Looking for something sweet to put on your toast, muffin, or crackers? Then look no further than this guide on how to make your own homemade jelly.
What Is The Difference Between Jam, Jelly, Preserves, Marmalades, and Conserves?
There’s quite a bit of confusion on what the difference between jam, jelly, conserves, preserves, and marmalades. In this section, we’ll break down what each variation is.
- Jelly: Jellies are typically made by cooking fruit juice and sugar together. The jelly should be clear and firm enough to hold its shape when it’s removed from the container.
- Jam: Jams are typically thick. The jam should be able to hold their shape once removed from the container, but it will be less firm than jellies. Jams are made from chopped fruits and sugar.
- Preserve: Preserves are made of small pieces of whole fruits. The consistency is a thick, jellied syrup type substance.
- Marmalade: Marmalades often are citrus fruits and contain small pieces of fruits or peels.
- Conserve: Conserves are jams made from a mixture of citrus fruits and are combined with nuts, raisins, or coconut.
What Equipment Is Needed To Make Jelly?
Before you start making your homemade jelly, there is some equipment that will help your process.
- Large Saucepan or Large Pot: A large saucepan is important for jelly making to help keep the fruit from burning while heating it up. When making jelly, it’s important to reduce the amount of water in the fruit. A thick bottomed pot will help you cook for a longer period of time without burning the items inside.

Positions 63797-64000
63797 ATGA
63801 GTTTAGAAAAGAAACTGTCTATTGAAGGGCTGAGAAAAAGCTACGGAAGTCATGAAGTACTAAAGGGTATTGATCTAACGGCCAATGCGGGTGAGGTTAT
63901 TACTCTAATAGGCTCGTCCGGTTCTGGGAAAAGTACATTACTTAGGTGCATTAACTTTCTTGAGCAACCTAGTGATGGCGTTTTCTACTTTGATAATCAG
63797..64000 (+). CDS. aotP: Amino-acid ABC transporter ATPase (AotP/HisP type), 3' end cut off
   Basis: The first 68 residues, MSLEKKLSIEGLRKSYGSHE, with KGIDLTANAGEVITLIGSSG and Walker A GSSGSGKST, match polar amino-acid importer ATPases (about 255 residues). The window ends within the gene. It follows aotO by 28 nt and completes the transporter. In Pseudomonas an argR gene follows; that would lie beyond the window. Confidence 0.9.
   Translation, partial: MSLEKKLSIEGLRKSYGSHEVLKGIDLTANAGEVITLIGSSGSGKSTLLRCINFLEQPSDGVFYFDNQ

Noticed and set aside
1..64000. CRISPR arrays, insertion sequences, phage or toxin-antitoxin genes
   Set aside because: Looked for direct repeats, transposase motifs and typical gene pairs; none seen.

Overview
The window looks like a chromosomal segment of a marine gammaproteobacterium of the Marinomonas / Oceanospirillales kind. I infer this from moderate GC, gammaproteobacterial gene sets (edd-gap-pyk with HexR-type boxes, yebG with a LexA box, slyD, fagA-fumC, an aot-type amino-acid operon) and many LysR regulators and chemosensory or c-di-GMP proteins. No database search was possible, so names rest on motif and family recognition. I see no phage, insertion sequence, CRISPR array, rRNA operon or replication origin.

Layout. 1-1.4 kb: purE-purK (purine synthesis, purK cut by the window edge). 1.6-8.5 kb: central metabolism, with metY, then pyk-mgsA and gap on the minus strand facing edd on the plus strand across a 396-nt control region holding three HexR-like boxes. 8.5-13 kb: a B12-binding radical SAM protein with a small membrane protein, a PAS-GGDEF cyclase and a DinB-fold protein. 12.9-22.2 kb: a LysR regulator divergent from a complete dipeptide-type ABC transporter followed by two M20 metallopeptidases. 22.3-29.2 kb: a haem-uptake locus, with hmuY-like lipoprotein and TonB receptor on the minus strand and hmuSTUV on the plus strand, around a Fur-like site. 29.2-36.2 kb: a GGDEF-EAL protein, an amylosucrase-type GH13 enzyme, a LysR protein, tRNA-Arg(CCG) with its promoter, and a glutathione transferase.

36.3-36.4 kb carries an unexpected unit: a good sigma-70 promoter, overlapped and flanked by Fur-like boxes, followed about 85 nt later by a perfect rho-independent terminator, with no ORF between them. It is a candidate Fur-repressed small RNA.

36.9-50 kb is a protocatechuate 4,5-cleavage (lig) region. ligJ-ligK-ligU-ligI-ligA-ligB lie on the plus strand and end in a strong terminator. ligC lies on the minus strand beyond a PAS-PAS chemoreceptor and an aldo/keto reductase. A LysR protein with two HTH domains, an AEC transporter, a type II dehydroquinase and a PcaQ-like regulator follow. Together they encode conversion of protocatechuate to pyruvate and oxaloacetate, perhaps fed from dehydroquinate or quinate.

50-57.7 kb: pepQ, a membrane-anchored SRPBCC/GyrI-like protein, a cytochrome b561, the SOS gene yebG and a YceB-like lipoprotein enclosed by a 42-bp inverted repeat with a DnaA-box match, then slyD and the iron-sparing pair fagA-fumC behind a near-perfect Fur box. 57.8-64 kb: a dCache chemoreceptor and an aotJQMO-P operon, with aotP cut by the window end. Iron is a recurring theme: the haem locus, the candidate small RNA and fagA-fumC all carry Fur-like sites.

- Wooden Spoon: A wooden spoon or spatula is important so that they will not melt or release chemicals into the jelly when heating up the contents inside.
- Jelly Jar: It’s important to use heat proof, seal-able glass pint jars for storing your jelly after cooking. If you aren’t able to sterilize the jelly after making, it increases the change of growing mold.
What Fruits Can Be Made Into Jelly
While citrus fruits are usually made for conserves and marmalades, the fruit most popular to produce jelly are apples, crabapples, grapes, cranberries, and berries.
How To Make Jelly With Grapes
Step 1: Use fresh fruit instead of frozen fruit juice. Clean 4 pounds of grapes and remove the stems.
Step 2: Mash the grapes together with a fork or potato masher.
Step 3: Place the grapes in your heavy-bottomed pot or a large saucepan. Add one cup of water and bring it to a boil on high heat.
Step 4: Once boiling, lower to a simmer and continue cooking for 10 minutes.
Step 5: Strain the juice from the grapes by using a jelly strainer or cheesecloth. Add water if necessary.
Step 6: Move the fruit juice to your pot and stir in 1 3/4 ounces of dry pectin.
Step 7: Bring your stove to medium heat and add 7 cups of sugar and a pinch of salt.
Step 8: Remove the saucepan from the head, skim off the foam, and ladle the hot jelly into a sterilized jelly jar.
Step 9: If storing in the fridge, let the jelly jar cool completely.
How To Store Homemade Jelly
Once finishing up your homemade jelly, you can either let the contents of the jar cool and then store in a refrigerator at 40°F or lower. You can also store your homemade jelly in a cool, dark, dry place between 50-70°F.
What To Put Homemade Jelly On
There are a number of ways to enjoy your newly made homemade jelly. Here are some of our favorite ideas:
- Jelly + Peanut Butter + Bread = Peanut Butter and Jelly Sandwiches
- Jelly + Bagels
- Jelly + Cookies
- Jelly + Meat, Poultry, Root Vegetables, or Winter Squash
- Jelly + Yogurt
- Jelly + Oatmeal
- Jelly + Toast
- Jelly + Cake Layers
- Jelly + Ice Cream
- Jelly + Cottage Cheese